The Equal Employment Opportunity Commission (EEOC) announced on April 3, 2019, that employers have until September 30, 2019, to submit employee pay data as part of their annual 2018 EEO-1 report.
As discussed in our previous alerts here and here, this process has been plagued with uncertainty. On March 4, the U.S. District Court for the District of Columbia vacated the U.S. Office of Management and Budget's stay on the pay data reporting obligations, renewing the Obama-era requirement that employers submit employee pay data organized by race, sex, and ethnicity.
But when the EEOC's online reporting portal opened on March 18, it was still unclear whether these new reporting requirements would be postponed until the 2019 reporting cycle, or whether they would apply to the 2018 EEO-1—and whether any extra time to respond would be given.
This push to include employee pay data in the 2018 reporting cycle aligns with the recent increased national awareness of the longstanding "gender gap" in wages and other compensation. Advocates for the new reporting requirements hope that by forcing employers to reveal potential gender pay gaps through the EEO-1 reporting mechanism, employers will feel pressured to address any differences in pay and emphasize gender equality throughout their workforces.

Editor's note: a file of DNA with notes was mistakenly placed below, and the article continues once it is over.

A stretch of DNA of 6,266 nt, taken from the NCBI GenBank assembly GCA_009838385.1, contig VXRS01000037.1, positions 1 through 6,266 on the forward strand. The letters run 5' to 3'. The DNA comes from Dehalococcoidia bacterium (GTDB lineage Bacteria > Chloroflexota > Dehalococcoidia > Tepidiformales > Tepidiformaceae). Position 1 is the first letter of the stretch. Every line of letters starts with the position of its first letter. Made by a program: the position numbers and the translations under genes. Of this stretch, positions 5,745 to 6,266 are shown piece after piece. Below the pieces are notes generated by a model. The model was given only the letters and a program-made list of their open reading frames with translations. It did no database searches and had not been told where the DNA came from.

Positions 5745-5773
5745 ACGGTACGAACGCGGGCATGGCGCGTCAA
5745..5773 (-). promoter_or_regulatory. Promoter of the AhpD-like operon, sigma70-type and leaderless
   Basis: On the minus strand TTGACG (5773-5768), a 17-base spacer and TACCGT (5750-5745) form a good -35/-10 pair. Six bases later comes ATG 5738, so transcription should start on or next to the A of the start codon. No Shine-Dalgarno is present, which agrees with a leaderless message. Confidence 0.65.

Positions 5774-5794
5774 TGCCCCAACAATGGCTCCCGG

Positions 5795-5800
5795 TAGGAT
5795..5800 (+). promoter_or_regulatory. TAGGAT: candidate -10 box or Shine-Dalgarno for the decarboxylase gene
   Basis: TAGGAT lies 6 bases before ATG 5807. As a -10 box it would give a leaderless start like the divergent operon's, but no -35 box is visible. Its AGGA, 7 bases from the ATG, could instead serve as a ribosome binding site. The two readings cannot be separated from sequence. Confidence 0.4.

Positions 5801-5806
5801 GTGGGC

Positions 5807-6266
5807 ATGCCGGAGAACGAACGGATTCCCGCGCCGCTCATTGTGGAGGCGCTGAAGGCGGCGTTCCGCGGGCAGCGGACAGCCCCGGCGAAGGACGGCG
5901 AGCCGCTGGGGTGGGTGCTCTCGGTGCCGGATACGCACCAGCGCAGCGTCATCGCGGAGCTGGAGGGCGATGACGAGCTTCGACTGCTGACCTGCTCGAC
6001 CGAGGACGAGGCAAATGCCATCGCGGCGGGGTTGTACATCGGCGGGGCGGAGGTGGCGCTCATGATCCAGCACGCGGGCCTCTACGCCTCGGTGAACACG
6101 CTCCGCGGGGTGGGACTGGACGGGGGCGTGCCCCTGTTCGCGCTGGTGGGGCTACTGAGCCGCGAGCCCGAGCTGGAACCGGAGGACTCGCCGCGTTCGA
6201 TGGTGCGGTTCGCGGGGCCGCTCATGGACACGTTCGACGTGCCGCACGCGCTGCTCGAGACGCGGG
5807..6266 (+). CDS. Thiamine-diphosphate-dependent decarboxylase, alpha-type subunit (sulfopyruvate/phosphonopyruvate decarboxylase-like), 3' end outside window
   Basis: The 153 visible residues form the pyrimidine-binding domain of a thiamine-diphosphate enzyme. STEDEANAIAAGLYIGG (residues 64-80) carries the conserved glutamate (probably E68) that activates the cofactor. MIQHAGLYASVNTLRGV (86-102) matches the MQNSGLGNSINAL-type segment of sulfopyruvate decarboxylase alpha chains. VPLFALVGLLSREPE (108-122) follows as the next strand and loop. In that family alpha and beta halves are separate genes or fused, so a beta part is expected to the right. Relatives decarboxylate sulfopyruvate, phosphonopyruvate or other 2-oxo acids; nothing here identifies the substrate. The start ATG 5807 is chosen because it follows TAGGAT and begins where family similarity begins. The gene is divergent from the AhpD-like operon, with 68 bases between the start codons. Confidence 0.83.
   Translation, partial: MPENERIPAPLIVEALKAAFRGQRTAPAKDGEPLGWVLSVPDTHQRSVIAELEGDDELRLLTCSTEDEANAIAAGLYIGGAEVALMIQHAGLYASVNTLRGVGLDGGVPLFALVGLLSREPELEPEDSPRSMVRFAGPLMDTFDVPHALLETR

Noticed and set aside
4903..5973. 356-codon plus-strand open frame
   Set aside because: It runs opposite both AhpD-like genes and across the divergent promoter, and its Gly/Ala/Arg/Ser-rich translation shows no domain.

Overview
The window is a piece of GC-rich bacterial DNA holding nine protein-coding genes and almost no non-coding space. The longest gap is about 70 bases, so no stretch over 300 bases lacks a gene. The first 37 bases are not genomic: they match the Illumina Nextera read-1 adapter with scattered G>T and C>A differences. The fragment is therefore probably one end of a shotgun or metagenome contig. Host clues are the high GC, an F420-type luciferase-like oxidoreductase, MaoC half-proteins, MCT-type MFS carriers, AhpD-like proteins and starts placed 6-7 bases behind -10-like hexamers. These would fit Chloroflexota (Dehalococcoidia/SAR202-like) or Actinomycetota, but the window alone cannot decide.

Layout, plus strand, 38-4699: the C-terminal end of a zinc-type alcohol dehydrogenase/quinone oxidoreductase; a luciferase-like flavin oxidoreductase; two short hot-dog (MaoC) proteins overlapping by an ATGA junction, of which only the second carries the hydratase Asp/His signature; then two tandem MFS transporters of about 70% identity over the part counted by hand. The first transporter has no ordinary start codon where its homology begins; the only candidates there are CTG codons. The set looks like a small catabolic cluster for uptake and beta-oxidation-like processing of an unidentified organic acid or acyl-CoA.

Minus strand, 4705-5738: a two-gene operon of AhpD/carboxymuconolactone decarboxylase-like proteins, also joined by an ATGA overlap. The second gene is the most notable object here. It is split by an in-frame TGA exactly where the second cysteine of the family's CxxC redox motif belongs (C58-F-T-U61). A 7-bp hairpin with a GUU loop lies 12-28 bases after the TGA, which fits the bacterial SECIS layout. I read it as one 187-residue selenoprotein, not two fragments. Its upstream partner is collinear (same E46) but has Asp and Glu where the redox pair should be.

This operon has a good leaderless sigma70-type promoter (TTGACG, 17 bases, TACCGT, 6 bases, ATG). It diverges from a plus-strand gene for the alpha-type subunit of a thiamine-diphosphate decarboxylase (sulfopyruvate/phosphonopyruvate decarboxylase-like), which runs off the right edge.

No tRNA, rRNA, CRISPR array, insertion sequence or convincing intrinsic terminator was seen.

The new EEO-1 requirements require detailed pay information. Given this, employers are encouraged to begin compiling their pay data well in advance of the September 30 deadline.
Any employer with questions or needing guidance in responding to the new pay data requirement can contact a member of Ballard Spahr's Labor and Employment Group for assistance. The Group routinely advises employers in all aspects of employee relations, including monitoring changes in the law and assisting clients in navigating and preparing for compliance.
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